For the first time, this year the International Peat Congress – the quadrennial meeting of the International Peat Society – was held outside of Europe and North America, with the meeting very appropriately being held in Borneo, in Kuching, Sarawak, at 15-19 August 2016. This location helped provide a strong focus on Borneo’s and Indonesia’s peatlands throughout the conference, which is of utmost importance to the international peat and conservation community, given the perilous nature of most of the area’s peat-swamp forests.
The Borneo Nature Foundation featured prominently at this important meeting, which was attended by over 1,000 delegates, including scientists, NGOs, industry and government stakeholders. BNF Co-Director, Dr Mark Harrison, presented the results of our PhD student, Megan Cattau’s, work assessing the sources of fire ignitions in Central Kalimantan’s peat swamps. This presentation was particularly relevant to the meeting, which focused strongly on issues related to oil palm development on peat. Our Trustee, Prof. Sue Page, delivered a Keynote Address to the Congress, which covered a range of important issues related to fire causes, impacts and management in Indonesia’s peatlands.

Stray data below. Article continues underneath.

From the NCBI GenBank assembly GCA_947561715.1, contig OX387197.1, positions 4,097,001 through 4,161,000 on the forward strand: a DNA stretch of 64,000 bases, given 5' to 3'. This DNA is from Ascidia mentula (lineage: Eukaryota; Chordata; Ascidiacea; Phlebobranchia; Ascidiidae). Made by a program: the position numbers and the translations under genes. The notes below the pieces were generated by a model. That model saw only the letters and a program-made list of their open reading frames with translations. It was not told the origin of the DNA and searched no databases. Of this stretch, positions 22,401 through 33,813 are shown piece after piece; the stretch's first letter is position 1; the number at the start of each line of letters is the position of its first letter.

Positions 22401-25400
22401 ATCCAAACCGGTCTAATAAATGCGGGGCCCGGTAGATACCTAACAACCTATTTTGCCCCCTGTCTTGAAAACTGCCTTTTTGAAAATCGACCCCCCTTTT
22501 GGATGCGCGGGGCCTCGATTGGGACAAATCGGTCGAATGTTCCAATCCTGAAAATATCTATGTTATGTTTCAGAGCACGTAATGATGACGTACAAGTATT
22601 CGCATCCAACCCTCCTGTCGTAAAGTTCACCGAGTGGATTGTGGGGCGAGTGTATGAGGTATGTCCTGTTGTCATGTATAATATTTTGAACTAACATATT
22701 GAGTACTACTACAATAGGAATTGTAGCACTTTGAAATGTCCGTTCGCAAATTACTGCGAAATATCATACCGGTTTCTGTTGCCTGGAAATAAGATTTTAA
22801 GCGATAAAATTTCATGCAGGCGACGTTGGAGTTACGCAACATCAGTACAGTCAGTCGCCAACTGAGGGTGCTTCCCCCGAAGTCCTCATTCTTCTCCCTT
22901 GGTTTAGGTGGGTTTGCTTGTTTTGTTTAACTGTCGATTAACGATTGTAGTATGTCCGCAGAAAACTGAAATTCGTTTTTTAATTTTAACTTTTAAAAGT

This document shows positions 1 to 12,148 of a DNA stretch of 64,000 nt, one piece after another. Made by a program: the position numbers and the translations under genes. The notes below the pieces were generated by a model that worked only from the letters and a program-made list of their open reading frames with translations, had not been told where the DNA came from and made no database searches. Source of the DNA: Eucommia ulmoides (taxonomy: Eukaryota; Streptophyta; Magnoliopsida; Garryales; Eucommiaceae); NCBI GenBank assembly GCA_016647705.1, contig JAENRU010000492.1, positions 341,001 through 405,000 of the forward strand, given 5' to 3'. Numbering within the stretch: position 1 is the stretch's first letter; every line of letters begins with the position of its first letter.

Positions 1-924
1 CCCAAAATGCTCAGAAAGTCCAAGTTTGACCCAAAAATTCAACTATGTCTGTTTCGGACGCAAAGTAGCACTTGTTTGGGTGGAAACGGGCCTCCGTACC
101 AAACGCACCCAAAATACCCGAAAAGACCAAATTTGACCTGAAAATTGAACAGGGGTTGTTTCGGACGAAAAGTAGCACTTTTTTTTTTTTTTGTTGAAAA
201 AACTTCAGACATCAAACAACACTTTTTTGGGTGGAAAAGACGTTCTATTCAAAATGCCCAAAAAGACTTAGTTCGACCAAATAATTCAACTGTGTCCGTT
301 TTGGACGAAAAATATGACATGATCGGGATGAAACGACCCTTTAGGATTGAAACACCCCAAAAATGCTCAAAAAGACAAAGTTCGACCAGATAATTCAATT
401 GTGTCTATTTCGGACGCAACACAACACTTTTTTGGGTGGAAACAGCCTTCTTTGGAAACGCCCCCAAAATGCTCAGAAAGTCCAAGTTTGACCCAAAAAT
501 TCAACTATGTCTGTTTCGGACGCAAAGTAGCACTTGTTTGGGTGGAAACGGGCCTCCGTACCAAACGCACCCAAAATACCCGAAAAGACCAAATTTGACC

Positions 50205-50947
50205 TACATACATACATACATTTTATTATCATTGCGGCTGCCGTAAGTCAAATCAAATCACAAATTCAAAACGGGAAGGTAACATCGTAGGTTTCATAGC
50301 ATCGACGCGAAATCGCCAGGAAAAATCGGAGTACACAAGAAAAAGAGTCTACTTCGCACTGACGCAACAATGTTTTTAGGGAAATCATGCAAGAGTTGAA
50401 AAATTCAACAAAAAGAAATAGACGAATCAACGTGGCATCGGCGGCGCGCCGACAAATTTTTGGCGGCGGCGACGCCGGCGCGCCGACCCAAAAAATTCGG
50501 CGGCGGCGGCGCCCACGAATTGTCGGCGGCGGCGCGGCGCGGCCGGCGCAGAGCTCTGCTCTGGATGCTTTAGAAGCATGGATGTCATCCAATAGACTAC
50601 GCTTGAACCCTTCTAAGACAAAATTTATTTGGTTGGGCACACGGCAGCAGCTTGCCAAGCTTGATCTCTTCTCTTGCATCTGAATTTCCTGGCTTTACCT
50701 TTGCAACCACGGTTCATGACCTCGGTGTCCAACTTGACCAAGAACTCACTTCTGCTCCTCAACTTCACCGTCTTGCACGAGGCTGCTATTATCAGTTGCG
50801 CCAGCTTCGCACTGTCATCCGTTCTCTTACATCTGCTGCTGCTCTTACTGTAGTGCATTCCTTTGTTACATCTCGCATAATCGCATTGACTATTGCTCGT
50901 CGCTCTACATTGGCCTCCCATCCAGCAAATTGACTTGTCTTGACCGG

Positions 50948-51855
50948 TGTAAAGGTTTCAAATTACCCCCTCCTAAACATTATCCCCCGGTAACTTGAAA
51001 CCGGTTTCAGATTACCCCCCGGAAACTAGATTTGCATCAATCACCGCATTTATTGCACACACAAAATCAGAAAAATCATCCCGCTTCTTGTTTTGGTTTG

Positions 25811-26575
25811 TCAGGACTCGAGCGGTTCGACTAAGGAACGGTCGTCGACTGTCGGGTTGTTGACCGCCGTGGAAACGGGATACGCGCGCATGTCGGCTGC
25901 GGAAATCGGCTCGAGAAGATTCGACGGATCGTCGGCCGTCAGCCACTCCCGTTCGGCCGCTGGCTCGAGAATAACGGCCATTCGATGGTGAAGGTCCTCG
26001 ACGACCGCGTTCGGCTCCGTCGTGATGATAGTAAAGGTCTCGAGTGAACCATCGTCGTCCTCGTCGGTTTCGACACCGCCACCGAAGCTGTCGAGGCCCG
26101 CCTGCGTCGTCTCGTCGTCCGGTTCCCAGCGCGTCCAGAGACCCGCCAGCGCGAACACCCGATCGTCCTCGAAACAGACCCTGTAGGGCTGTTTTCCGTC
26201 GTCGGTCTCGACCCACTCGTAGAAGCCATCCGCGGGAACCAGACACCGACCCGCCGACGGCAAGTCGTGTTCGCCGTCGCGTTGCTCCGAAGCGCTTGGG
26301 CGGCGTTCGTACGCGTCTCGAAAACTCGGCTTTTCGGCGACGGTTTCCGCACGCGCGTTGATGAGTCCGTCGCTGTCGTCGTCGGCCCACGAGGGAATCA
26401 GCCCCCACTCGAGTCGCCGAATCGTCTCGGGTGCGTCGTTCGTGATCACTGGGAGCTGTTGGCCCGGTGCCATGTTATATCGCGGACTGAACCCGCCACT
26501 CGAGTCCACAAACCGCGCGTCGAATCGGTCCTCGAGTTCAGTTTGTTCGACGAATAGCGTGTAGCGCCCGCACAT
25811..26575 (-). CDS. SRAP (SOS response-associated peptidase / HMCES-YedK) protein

In addition, together with Prof. Jack Rieley (co-founder of our Natural Laboratory research base in Sabangau), Dr Harrison chaired a Special Session of nine talks focusing on Tropical Peat-swamp Forest Biodiversity and Conservation in South-east Asia. Among others, this included talks from Prof. Rieley (history of peat-swamp forest research in the region), Dr Harrison (impacts of the 2015 fire crisis on biodiversity in Kalimantan’s peat swamps), BNF PhD student Sara Thornton (fish ecology), Wim Giesen (use of peat-swamp forest tree species), Wetlands International Head Dr Marcel Silvius (extinction of endemic peat-swamp forest dragonflies) and GRASP’s Julien Simery (development of new online mapping tools to aid orangutan conservation).
This Special Session, and the Congress as a whole, were very successful and generated a lot of interest. We hope that the knowledge shared and gained, connections established, and publicity generated from this will help enhance conservation of Borneo’s threatened, yet critically important, peatland habitats.